By improving hospital care pathways, researchers from The University of Texas MD Anderson Cancer Center successfully reduced inpatient opioid use by 50% after pancreatic cancer surgery and cut the median opioid prescription volumes at discharge to zero. This approach, described in a study published today in JAMA Surgery, could help reduce the risk of long-term opioid dependence in patients.
In this cohort study, which involved 832 patients undergoing pancreatic resection surgery, the researchers investigated how making incremental modifications to post-surgery procedures affected the amounts of opioids used by inpatients and at the point of discharge. In less than four years, the total inpatient oral morphine equivalents (OME) decreased from a median of 290 mg to 129 mg, while OME at discharge decreased from a median of 150 mg to 0 mg. Over 75% of patients were discharged with ≤ 50 mg OME, which is fewer than 10 pills.
“Patients not regularly taking opioids are at risk of developing a new dependence after surgery, and excess pills also create a risk of misuse by family members or others in their community,” said senior author Ching-Wei Tzeng, M.D., associate professor of Surgical Oncology. “Pancreatic cancer surgery can be a painful operation with a difficult recovery. This study shows that, even in this setting, easy-to-implement strategies can achieve effective pain control for our patients without putting them at risk for opioid dependence.”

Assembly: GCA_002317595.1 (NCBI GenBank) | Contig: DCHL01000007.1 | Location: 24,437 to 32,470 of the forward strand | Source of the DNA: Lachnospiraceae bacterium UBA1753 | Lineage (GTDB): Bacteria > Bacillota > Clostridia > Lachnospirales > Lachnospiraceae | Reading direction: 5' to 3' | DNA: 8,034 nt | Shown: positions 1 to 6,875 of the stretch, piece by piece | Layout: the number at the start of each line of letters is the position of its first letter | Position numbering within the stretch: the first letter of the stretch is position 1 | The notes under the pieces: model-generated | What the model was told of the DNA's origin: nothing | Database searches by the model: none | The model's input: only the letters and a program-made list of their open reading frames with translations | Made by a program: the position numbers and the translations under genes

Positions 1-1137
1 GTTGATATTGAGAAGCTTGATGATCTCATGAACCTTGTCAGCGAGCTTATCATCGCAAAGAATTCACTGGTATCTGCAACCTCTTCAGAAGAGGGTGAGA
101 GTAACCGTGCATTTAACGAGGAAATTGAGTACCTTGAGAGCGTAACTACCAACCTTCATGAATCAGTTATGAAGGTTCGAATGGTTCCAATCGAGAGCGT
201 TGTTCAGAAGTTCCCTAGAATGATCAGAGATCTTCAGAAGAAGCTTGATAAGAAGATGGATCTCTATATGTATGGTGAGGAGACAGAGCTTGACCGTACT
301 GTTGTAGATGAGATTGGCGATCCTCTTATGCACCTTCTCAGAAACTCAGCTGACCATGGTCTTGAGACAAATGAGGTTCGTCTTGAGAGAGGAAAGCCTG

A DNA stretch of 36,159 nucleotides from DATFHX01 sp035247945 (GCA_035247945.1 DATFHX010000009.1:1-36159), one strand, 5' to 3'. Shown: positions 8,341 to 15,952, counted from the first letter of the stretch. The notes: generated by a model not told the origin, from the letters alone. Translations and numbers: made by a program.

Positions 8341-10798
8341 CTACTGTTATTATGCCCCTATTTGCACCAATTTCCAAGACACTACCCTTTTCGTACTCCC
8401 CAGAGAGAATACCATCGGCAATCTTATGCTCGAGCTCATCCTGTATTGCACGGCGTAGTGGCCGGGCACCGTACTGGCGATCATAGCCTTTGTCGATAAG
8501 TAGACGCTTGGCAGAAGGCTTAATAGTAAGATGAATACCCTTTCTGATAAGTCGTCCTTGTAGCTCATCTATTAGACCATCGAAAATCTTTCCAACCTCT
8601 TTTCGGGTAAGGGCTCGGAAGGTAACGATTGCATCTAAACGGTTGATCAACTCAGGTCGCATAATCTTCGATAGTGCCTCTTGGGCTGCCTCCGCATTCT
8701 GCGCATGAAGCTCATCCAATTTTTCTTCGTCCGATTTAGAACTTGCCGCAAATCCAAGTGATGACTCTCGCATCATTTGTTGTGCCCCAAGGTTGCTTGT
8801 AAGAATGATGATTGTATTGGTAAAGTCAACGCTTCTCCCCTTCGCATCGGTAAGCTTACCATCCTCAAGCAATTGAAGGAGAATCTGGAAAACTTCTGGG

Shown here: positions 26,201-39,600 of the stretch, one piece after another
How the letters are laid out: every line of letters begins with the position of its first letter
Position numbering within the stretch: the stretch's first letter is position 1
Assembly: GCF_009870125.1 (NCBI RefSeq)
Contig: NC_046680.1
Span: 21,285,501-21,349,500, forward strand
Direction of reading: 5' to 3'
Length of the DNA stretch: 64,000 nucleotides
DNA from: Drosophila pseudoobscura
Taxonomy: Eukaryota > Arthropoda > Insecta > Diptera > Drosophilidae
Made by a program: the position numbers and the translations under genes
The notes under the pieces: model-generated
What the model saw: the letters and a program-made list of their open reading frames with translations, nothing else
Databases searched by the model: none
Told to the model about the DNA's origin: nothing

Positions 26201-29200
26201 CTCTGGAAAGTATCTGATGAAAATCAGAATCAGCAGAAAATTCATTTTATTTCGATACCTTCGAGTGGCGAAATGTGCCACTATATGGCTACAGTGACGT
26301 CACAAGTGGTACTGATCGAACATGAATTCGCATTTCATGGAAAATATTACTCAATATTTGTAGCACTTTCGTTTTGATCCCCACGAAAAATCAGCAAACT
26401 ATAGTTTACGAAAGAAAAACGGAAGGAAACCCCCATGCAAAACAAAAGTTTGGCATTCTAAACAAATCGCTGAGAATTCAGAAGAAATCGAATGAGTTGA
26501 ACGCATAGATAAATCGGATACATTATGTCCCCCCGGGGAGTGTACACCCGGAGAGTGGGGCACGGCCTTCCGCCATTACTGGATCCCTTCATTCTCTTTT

Opioids are potent pain-relieving medications often prescribed after major surgeries to manage post-operative pain. Pancreatic cancer surgery is considered one of the most complex abdominal operations a patient might undergo because it affects multiple organs simultaneously, which results in an expected level of pain during the early recovery period.
However, the use of opioids can be reduced by using nerve block procedures, non-opioid medications — such as muscle relaxers and anti-inflammatories — and early patient mobilization. These low-risk, low-cost maneuvers often are not used because opioids are easy to prescribe. However, opioid misuse and addiction have become serious public health issues, and medical professionals are increasingly mindful of their prescribing practices.
The study included three consecutive cohorts, each with iterative revisions to post-surgical clinical pathways, from 2018 to 2022. After establishing a baseline and reducing length of stay, the team updated patient-provider education handouts, limited intravenous opioids, suggested a three-drug non-opioid bundle, and implemented a “5x-multiplier” (equal to OME over the last 24 hours multiplied by 5) to calculate an appropriate amount of opioids to prescribe at discharge.
Median pain scores remained ≤3 out of 10 in all cohorts, with no differences in post-discharge refill requests. Most patients did not require opioid refills after discharge, and there were no differences between cohorts. A subgroup analysis separating open and minimally invasive cases showed similar results in both groups.
Trial participants underwent 541 pancreatoduodenectomies, 285 distal pancreatectomies and six other pancreatectomies. The median age was 65 years and 611 patients were white, 90 were Hispanic, 58 were Asian, 56 were Black and 17 were other.
“Our enhanced recovery program, which includes generalizable protocols to reduce reliance on opioid medications, is the first to demonstrate continuous decreases in opioid use and distribution after pancreatic surgery,” Tzeng said. “By making purposeful, successive improvements to existing processes, we showed that we can reduce the amount of opioids patients need after a major surgery while ensuring they recover well without any extra costs.”